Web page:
The General Data Protection Regulation (GDPR) comes into effect on 25 May 2018. Prior to that date, we are in a transitional period during which organisations need to prepare for compliance. There will be no further ‘grace period’ from May 2018 which means that, from that date, all affected organisations will need to be fully compliant.
The GDPR builds on the framework set out in the Data Protection Act 1998 or DPA (which we are already used to in the UK), but introduces significant new and enhanced obligations as well as substantially higher sanctions for non-compliance. It represents the biggest change in the UK/EU data protection landscape in 20 years. It is therefore inevitable that changes will need to be made to ensure GDPR compliance.
It goes without saying that the running and administration of a pension scheme requires, by its nature, the processing of a wide variety of data relating to the pension scheme’s members.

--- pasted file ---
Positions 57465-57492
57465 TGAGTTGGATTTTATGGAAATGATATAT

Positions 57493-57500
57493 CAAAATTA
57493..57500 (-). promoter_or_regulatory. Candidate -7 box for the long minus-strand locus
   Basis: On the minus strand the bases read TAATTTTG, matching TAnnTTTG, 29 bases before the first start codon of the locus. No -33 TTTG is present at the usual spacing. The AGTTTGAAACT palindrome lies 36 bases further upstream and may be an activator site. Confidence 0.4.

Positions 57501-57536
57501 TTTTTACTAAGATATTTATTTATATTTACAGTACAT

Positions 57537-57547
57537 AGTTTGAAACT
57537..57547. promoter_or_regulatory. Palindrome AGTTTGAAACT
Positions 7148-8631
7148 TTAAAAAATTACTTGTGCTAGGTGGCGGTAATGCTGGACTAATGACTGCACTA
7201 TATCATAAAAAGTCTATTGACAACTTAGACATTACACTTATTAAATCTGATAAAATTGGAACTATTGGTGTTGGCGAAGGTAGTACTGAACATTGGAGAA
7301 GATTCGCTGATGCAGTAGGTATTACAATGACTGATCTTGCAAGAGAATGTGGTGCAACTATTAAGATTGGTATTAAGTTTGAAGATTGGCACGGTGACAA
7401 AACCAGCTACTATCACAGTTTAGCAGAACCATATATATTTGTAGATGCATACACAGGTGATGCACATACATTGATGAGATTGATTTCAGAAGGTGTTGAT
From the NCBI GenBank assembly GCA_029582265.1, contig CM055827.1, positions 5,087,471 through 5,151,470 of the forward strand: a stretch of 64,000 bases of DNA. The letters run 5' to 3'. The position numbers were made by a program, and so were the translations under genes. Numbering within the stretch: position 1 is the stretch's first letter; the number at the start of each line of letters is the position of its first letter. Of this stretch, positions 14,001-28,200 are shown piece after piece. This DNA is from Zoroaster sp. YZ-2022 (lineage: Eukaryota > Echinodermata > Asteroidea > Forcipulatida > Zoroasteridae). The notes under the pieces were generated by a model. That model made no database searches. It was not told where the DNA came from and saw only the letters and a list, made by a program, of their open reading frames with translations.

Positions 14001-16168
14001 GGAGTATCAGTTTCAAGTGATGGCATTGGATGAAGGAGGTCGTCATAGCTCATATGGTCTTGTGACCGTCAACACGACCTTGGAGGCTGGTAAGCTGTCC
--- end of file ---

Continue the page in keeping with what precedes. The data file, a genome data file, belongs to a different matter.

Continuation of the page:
The changes in the legal requirements that cover the processing of data are therefore likely to impact on pension trustees, who will need to ensure they take action to comply.
The difficulty for pension trustees at the moment is that there is little practical guidance available from the relevant authorities as to how they should do this. It is hoped that more guidance will gradually become available (both general guidance, and pension-specific guidance as is currently being lobbied for by the pensions industry).
In the meantime, this client alert seeks to highlight the main areas where changes in practice will probably be needed.